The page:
A Simple and Legally-Bind Budget by nastynas


        Representatives Jeb He nsarling, Paul Ryan, C hris C hocola, and Christo pher Cox
                                          May 4, 2005

A Simple and Legally Binding Budget
 Converts the concurrent budget resolution into a joint budget resolution that is signed by the
   President and has the force of law. This budget will force the President and Congress to commit
   to the same budget before spending any money that year.
 Simplifies the current budget by replacing the 20 budget functions with a one-page budget,
   establishing spending levels for only five broad spending categories: mandatory, defense and non-
   defense discretionary, interest payments, and emergencies.
 Abolishes the practice of designating spending as “emergencies” to avoid spending safeguards.
   True non-military emergencies will now be budgeted for with a new “rainy day” fund, and all
   spending from that fund must be defined as sudden, urgent, unforeseen, and temporary. Funding
   for military operations authorized by either a declaration of war or use of military force will also
   be budgeted for as an emergency. However, it will not be included in the rainy day fund nor will
   it face a point of order if in excess of what was originally budgeted for.
 Allows for biennial budgeting in the future IF the President and Congress agree during their
   negotiations to extend funding over a two-year fiscal period. This option could only be exercised
   for the start of the 110 th Congress and thereafter.
 Provides government shutdown protection by providing an automatic continuing resolution in the
   event that an agreement is not reached on spending levels by the legal deadline.
 Raises the bar for points of order to require a two-thirds supermajority vote, in both the House and
   the Senate, to sanction over-budget spending and spending in violation of the caps.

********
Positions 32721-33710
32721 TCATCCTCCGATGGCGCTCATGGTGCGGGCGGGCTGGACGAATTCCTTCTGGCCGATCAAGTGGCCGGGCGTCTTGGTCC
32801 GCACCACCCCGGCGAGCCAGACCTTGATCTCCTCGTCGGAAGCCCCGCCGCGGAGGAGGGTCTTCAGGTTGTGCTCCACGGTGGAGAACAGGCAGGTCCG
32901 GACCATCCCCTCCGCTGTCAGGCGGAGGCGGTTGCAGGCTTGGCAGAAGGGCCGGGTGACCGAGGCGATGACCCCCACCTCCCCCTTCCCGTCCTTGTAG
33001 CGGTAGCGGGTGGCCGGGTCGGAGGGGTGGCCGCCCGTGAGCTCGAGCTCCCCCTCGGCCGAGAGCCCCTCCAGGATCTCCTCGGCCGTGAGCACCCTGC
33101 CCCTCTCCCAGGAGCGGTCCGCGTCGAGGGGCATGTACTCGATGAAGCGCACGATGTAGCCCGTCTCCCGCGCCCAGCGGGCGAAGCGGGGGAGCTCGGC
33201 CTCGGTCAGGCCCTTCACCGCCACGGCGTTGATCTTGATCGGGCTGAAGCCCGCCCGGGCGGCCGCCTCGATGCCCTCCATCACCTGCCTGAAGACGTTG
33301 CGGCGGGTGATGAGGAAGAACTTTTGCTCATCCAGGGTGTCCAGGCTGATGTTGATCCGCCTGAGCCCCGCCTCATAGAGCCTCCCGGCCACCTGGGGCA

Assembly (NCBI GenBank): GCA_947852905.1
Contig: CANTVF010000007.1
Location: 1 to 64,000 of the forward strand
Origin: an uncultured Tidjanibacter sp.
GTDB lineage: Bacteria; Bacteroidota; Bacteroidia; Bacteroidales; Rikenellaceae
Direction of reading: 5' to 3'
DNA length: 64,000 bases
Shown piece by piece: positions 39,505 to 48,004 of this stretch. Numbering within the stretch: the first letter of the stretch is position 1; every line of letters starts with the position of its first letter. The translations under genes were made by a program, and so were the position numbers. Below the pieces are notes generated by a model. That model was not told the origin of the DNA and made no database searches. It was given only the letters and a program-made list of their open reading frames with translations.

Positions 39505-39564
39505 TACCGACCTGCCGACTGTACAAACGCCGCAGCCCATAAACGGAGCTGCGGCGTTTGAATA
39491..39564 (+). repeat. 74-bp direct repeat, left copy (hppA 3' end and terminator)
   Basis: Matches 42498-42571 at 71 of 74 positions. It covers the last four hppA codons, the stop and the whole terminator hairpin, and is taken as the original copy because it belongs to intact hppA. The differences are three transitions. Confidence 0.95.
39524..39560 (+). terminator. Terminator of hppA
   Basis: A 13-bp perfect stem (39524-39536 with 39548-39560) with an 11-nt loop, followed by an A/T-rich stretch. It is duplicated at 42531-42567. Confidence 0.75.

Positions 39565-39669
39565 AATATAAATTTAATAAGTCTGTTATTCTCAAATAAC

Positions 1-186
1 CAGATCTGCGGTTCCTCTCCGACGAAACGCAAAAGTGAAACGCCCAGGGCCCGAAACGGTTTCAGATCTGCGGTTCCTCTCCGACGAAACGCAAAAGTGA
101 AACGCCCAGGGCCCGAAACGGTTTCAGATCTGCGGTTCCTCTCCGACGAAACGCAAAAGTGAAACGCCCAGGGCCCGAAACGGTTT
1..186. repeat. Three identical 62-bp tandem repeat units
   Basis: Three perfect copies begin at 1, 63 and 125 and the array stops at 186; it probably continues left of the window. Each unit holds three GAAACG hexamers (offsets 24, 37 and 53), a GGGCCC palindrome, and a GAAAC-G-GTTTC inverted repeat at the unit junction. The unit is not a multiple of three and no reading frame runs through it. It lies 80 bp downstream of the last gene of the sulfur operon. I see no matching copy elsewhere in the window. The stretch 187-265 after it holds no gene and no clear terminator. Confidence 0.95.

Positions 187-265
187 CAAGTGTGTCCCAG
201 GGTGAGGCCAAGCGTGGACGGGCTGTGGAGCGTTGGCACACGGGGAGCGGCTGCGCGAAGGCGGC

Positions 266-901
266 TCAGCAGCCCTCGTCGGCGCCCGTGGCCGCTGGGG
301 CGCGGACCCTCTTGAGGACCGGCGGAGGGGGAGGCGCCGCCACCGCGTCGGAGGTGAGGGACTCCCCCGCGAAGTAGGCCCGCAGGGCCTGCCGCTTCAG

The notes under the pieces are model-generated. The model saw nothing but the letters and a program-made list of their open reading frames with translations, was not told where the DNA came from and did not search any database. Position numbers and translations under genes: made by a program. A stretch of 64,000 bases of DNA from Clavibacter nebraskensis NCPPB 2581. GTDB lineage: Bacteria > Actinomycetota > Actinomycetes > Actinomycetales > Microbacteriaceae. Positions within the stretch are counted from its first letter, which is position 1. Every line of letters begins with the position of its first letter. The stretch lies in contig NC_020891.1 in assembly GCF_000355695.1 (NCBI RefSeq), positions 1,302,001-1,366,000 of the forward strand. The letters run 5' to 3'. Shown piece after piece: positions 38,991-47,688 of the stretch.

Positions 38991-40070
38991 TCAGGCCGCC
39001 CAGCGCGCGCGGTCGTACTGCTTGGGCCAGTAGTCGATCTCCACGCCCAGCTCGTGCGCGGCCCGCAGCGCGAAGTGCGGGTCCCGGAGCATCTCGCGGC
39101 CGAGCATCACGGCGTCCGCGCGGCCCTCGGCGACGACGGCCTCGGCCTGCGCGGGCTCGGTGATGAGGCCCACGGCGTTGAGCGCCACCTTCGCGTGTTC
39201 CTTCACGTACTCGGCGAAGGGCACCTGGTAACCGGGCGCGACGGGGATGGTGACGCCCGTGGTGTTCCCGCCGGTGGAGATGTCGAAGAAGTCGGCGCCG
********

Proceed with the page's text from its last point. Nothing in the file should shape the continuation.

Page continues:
 Provides “point of order protection” from rules that are reported to waive any applicable points of
   order. This protection ensures that points of order can actually be raised as intended against
   spending that violates the budget and/or the spending caps.
 Modifies the Byrd Rule in the Senate from imposing a ten-year limit on tax cuts.
 Defines an omnibus appropriation measure as any bill that contains more than one regular
   appropriations bill and creates a point of order against the addition of any spending measure that is
   not under the jurisdiction of the 10 appropriations subcommittees.

Putting a Lid on Federal Spending
 Limits growth in entitlement spending to inflation and the growth in population. This entitlement
   cap will be protected by a point of order and enforced with an across-the-board sequester if
   breached. It will not cover Social Security or the new Medicare prescription drug benefit until that
   program is fully phased in.
 Sets discretionary caps that allow spending to grow for inflation – with a firewall separating
   defense, nondefense, and emergency spending. The caps will be protected by a point of order and
   enforced by a sequester in the amount of any excess.
 Creates “Budget Protection Accounts” that allow Congress to target spending during the
   appropriations and direct spending process and redirect that spending to family tax relief or deficit
   reduction at the end of the fiscal year.
 Redraws and expands the list of exempt programs that are eligible for a sequester. This will